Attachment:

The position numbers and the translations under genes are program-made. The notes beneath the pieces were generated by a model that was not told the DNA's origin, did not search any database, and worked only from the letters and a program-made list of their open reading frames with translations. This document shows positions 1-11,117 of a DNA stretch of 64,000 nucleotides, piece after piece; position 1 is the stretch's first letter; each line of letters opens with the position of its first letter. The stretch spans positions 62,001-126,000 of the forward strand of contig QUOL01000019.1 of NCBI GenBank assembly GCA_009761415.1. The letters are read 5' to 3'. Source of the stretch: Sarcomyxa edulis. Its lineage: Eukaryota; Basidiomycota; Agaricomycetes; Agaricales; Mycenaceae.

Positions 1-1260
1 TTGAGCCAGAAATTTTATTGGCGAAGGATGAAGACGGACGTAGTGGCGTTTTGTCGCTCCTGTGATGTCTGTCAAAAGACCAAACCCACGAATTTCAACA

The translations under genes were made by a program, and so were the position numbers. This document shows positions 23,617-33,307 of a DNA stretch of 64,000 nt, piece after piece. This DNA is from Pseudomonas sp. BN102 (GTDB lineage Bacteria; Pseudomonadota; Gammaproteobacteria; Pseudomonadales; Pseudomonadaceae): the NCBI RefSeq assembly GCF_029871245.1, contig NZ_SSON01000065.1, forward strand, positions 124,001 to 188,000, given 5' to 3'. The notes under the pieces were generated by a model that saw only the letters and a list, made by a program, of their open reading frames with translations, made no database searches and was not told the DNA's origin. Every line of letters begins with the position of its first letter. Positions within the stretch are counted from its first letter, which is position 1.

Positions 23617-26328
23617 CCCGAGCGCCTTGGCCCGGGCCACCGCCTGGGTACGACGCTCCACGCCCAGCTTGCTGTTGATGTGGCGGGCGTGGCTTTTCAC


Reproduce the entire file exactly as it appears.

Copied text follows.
The position numbers and the translations under genes are program-made. The notes beneath the pieces were generated by a model that was not told the DNA's origin, did not search any database, and worked only from the letters and a program-made list of their open reading frames with translations. This document shows positions 1-11,117 of a DNA stretch of 64,000 nucleotides, piece after piece; position 1 is the stretch's first letter; each line of letters opens with the position of its first letter. The stretch spans positions 62,001-126,000 of the forward strand of contig QUOL01000019.1 of NCBI GenBank assembly GCA_009761415.1. The letters are read 5' to 3'. Source of the stretch: Sarcomyxa edulis. Its lineage: Eukaryota; Basidiomycota; Agaricomycetes; Agaricales; Mycenaceae.

Positions 1-1260
1 TTGAGCCAGAAATTTTATTGGCGAAGGATGAAGACGGACGTAGTGGCGTTTTGTCGCTCCTGTGATGTCTGTCAAAAGACCAAACCCACGAATTTCAACA

The translations under genes were made by a program, and so were the position numbers. This document shows positions 23,617-33,307 of a DNA stretch of 64,000 nt, piece after piece. This DNA is from Pseudomonas sp. BN102 (GTDB lineage Bacteria; Pseudomonadota; Gammaproteobacteria; Pseudomonadales; Pseudomonadaceae): the NCBI RefSeq assembly GCF_029871245.1, contig NZ_SSON01000065.1, forward strand, positions 124,001 to 188,000, given 5' to 3'. The notes under the pieces were generated by a model that saw only the letters and a list, made by a program, of their open reading frames with translations, made no database searches and was not told the DNA's origin. Every line of letters begins with the position of its first letter. Positions within the stretch are counted from its first letter, which is position 1.

Positions 23617-26328
23617 CCCGAGCGCCTTGGCCCGGGCCACCGCCTGGGTACGACGCTCCACGCCCAGCTTGCTGTTGATGTGGCGGGCGTGGCTTTTCAC